Health & wellness

Lown Cardiovascular Center conference to focus on overtreatment

Specialists at the Lown Cardiovascular Center have advocated for decades for the idea that less invasive and less costly care often is as effective for people with heart disease as bypass surgery or stenting. Often the message was not well-received by others in the field, said Dr. Vikas Saini , co-director of the center and president of the affiliated Lown Cardiovascular Research Foundation.

Things have changed. New state and federal health care laws promise to pay doctors more if they are successful at keeping patients healthy while spending less money. Now, advice from the Lown Center, named for Nobel Prize-winning Dr. Bernard Lown, and from others around the country who have been working to spread the message that less sometimes really is more in health care, is sought after.

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The Brookline foundation next month will host a conference in Cambridge focused on how to avoid overtreatment, in partnership with the Institute of Medicine and the New America Foundation. Saini is expecting a crowd, including major names in health care.

“We kind of have a credibility about this matter because we were preaching this before there was any money involved, effectively to our detriment,” Saini said. “We were probably the least compensated cardiologists in the country.”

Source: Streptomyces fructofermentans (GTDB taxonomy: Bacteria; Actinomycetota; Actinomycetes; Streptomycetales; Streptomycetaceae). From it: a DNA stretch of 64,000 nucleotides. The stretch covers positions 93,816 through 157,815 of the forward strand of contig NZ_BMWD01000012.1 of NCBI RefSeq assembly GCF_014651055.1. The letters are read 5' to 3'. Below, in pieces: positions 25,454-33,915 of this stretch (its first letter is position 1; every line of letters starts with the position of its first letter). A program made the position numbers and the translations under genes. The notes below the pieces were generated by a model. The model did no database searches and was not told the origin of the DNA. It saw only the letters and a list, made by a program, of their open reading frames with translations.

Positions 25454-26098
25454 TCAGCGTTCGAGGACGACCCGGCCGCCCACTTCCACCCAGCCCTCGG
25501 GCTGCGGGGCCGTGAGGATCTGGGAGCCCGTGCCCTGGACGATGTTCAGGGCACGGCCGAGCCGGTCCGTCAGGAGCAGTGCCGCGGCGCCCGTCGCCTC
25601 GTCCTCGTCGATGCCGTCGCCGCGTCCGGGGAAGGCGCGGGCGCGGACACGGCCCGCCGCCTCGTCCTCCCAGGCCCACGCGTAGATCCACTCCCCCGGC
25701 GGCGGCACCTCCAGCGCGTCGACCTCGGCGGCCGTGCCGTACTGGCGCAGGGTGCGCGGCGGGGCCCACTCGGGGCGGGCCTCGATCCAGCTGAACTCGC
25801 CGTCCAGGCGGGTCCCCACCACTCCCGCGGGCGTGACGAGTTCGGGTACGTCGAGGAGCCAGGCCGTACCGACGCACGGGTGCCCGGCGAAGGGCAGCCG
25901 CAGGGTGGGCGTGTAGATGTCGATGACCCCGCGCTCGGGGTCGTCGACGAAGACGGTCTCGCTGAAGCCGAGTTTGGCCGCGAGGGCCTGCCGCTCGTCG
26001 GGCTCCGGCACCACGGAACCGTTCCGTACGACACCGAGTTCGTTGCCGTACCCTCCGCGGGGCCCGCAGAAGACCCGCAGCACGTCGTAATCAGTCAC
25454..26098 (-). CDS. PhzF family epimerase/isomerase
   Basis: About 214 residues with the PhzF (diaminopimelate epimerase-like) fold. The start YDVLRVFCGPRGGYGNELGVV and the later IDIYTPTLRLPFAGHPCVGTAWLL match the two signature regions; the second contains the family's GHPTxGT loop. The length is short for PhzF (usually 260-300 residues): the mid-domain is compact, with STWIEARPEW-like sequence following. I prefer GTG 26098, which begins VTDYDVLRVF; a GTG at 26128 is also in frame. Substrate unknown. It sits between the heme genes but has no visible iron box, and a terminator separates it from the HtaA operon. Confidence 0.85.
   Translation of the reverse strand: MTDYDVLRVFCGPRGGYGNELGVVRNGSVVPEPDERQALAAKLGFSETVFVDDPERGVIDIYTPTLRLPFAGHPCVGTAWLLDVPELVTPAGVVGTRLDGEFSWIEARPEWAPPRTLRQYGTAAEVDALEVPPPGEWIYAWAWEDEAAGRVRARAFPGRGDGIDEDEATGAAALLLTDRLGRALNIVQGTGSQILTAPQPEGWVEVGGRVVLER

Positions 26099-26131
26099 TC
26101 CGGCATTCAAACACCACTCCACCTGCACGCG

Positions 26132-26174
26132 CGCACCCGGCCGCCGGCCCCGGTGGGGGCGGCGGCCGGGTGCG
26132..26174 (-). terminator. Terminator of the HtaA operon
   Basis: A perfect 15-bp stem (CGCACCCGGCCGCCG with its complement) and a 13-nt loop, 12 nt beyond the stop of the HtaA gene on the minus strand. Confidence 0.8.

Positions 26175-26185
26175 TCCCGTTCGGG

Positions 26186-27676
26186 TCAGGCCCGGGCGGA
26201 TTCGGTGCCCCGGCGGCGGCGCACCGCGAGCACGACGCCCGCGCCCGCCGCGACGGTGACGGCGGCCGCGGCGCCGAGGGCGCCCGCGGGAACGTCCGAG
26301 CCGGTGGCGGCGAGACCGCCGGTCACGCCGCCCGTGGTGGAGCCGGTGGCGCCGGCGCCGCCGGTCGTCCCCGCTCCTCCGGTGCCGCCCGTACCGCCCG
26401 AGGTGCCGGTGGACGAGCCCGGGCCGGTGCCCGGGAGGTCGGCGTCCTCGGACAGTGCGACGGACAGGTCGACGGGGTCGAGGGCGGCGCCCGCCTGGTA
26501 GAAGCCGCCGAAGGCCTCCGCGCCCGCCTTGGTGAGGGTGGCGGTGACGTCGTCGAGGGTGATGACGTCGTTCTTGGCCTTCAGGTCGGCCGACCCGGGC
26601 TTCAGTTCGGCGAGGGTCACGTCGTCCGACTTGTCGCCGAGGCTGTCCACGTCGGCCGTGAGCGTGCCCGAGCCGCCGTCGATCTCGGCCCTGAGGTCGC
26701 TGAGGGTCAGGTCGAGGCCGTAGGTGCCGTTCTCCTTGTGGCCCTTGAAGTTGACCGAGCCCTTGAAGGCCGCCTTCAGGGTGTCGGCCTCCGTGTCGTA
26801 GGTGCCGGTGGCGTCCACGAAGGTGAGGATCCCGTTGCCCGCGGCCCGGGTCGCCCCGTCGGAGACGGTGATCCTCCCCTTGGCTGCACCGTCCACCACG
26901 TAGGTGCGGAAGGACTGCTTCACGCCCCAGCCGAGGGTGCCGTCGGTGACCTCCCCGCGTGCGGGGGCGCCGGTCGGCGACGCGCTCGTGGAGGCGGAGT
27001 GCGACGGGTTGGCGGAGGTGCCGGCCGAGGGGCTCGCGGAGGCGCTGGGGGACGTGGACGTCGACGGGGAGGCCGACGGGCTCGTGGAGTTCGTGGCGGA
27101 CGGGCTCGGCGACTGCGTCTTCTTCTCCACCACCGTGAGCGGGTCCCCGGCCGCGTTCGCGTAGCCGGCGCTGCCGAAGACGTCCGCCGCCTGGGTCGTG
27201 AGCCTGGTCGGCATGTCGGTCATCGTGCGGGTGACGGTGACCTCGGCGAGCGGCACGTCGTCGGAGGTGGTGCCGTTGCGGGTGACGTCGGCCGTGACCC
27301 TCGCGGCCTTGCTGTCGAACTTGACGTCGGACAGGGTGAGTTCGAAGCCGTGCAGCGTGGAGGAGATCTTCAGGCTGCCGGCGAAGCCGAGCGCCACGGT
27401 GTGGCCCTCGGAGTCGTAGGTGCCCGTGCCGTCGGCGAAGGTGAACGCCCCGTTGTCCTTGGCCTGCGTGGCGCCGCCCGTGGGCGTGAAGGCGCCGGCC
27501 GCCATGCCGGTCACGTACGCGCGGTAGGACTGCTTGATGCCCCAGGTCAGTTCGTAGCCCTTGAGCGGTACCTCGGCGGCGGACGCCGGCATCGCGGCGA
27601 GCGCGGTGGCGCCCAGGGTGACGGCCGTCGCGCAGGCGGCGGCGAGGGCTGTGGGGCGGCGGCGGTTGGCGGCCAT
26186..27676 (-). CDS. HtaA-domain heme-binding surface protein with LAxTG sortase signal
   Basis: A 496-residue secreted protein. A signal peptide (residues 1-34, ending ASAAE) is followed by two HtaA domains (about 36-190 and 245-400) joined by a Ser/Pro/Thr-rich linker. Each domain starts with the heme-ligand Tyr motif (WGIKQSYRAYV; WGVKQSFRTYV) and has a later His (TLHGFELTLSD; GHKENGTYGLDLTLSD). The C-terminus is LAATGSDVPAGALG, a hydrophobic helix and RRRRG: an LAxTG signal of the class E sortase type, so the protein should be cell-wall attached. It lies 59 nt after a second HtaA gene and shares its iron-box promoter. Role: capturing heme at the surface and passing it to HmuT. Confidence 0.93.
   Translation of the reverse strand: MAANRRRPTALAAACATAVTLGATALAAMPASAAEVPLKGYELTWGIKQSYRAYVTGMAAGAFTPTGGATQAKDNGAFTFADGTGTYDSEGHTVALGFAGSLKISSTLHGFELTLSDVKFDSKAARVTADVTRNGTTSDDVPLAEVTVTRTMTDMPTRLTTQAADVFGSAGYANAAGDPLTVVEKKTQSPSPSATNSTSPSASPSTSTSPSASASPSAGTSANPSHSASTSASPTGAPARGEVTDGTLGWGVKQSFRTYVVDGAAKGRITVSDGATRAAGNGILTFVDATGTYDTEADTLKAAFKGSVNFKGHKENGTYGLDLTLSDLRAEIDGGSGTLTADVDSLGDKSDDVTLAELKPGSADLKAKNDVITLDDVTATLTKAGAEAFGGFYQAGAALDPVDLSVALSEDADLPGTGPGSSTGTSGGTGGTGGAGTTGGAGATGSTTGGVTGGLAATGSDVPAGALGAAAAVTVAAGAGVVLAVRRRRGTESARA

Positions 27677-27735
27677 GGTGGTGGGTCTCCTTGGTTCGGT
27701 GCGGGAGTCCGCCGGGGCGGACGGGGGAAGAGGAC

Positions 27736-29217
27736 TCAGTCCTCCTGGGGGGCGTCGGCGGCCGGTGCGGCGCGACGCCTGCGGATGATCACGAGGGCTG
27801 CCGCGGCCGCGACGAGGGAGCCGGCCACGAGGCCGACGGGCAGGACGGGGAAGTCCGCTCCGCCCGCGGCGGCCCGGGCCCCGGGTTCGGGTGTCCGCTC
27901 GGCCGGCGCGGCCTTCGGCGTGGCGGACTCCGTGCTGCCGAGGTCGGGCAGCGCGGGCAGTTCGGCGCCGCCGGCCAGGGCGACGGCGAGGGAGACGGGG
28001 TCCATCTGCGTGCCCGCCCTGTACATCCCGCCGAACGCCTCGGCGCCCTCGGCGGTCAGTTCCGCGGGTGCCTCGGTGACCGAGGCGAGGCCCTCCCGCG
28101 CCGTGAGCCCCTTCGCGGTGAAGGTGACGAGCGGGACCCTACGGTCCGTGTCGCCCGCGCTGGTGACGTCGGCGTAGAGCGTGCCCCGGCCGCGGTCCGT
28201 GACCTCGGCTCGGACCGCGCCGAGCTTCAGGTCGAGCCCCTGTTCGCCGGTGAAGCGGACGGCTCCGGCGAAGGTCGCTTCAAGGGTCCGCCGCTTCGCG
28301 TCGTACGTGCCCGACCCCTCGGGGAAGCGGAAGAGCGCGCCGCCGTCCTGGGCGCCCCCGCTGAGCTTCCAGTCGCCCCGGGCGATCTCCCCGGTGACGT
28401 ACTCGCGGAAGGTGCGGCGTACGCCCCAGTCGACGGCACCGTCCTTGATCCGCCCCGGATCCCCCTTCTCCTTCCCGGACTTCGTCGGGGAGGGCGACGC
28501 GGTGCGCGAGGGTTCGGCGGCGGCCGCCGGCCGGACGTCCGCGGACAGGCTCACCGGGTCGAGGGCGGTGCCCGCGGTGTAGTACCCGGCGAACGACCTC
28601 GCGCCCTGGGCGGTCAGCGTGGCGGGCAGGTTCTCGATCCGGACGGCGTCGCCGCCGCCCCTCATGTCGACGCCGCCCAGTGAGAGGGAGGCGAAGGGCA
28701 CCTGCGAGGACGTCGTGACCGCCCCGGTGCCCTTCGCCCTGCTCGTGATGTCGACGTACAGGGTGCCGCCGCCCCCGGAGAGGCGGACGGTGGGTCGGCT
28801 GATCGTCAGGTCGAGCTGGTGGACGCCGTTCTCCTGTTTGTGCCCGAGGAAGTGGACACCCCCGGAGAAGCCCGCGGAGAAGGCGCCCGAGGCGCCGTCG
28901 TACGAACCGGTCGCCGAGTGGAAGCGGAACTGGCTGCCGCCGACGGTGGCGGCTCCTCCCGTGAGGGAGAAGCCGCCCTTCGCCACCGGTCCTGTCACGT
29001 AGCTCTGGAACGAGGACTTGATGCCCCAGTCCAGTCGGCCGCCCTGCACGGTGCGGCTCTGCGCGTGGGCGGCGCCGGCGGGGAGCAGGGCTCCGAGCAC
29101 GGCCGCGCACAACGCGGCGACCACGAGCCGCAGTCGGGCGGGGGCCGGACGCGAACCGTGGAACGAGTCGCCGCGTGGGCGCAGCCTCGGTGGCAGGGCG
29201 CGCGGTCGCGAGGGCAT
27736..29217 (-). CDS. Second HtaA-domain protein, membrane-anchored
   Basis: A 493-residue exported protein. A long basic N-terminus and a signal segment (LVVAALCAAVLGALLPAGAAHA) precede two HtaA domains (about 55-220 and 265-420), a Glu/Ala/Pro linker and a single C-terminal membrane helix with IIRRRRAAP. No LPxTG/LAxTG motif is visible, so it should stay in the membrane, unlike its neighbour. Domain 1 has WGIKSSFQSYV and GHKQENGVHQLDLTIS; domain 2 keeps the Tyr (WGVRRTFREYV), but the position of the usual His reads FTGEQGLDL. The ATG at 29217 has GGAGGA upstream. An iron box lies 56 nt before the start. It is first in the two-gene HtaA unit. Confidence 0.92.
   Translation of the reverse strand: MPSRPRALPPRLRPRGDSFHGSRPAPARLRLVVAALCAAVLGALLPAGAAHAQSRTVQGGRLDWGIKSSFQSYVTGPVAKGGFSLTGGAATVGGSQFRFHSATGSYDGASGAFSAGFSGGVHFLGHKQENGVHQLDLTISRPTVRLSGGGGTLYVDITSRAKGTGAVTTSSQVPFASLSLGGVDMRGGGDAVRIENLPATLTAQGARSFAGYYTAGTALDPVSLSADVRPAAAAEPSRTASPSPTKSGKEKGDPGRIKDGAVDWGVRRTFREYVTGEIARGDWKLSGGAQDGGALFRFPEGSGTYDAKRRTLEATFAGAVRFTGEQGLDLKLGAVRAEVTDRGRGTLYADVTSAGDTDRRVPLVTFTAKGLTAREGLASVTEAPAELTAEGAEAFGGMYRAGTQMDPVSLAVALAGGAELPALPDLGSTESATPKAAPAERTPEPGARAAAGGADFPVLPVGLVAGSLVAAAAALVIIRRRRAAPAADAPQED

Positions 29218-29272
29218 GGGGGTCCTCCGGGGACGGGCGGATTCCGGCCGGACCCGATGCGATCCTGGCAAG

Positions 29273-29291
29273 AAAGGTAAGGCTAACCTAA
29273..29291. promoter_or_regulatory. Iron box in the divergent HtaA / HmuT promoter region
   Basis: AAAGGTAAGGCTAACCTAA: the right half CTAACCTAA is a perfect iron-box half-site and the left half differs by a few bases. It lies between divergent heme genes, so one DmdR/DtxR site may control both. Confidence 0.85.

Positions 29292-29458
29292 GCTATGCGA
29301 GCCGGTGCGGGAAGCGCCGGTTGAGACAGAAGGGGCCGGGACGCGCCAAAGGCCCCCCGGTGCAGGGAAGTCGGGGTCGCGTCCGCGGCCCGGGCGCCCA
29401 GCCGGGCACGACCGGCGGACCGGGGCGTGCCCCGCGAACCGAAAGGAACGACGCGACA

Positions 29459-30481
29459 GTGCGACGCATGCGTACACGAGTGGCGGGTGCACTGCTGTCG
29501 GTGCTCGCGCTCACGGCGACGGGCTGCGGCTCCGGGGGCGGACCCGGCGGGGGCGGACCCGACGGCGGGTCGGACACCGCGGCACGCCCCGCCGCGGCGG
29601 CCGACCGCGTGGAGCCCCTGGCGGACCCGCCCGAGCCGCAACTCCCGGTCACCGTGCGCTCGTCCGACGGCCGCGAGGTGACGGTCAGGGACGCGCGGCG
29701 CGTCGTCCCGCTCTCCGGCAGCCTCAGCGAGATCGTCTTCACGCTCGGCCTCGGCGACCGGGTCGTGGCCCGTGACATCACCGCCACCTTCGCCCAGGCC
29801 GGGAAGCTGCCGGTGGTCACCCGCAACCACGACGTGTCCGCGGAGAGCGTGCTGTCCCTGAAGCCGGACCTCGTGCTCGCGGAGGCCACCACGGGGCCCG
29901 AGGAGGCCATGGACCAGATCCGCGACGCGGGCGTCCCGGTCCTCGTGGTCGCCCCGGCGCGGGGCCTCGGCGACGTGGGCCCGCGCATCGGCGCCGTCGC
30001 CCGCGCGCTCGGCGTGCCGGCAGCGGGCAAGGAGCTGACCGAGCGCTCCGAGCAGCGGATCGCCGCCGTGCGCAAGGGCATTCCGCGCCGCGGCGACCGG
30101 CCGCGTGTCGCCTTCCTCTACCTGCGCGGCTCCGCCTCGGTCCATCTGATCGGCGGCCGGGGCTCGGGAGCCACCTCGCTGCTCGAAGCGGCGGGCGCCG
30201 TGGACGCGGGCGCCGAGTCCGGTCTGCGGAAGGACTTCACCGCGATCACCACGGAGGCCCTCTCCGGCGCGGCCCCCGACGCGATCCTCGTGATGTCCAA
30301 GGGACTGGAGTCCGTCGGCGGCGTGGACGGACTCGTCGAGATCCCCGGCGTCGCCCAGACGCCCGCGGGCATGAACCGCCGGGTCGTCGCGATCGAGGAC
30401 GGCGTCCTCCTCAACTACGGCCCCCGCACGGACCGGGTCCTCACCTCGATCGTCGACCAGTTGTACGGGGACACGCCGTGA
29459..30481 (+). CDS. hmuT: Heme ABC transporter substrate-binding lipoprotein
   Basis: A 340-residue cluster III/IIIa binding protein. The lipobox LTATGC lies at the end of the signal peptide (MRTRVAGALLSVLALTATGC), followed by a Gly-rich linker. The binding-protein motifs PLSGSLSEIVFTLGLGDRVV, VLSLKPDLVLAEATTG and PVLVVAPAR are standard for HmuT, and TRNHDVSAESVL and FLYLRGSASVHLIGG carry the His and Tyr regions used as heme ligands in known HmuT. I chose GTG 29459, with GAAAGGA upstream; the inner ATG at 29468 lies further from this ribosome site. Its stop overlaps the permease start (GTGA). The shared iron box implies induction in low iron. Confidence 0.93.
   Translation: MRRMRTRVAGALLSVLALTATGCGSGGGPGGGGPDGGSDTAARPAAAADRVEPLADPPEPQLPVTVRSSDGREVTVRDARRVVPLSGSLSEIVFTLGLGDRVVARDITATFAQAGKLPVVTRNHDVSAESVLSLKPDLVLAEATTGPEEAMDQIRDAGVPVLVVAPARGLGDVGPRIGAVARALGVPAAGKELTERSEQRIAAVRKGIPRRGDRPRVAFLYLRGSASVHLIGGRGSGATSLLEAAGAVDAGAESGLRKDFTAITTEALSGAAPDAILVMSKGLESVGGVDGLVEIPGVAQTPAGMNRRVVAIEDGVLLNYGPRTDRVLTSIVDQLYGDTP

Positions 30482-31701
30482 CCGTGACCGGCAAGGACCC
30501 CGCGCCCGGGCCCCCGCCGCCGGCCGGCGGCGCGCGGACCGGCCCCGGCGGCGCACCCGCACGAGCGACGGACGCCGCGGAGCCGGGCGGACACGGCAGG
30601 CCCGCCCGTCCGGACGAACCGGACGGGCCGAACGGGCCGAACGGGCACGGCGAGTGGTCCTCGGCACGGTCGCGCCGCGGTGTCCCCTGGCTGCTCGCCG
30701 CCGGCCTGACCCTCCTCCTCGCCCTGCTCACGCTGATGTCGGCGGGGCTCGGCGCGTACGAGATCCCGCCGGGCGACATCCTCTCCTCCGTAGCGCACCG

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Representatives from many of the newly-named Pioneer Medicare accountable care organizations and other big health systems will be there. In addition to Lown, keynote speakers will include Institute of Medicine President Harvey Fineburg; Shannon Brownlee, author of Overtreated and director of the New America health policy program; Harvard School of Public Health Dean Julio Frenk; and Dr. Don Berwick, former administrator of the Centers for Medicare & Medicaid Services.

Attendance is by invitation only, but the public can learn more about the topic and interact with conference-goers through the website.

“Providers really know that there is a lot of unnecessary testing and treatments and they need to stand up and be counted,” Saini said. “They need to be seen by the public to be tackling this problem.”

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Efforts by government agencies or insurers to address overtreatment often are met by concerns about rationing health care. When a doctor explains to patients why they should opt for a less expensive but comparably effective procedure, “it has a different feel to it,” Saini said.

Bridget Kuehn writes in this week’s Journal of the American Medical Association about growing momentum among health care professionals to develop “good stewardship” of both patients and resources.

She writes that at least nine specialty groups have signed on with the Choosing Wisely initiative of the American Board of Internal Medicine and each agreed to develop a list of five procedures that should be avoided because they don’t improve patient care and may be costly. Those are expected to be released next month.

Chelsea Conaboy can be reached at cconaboy@boston.com. Follow her on Twitter @cconaboy.
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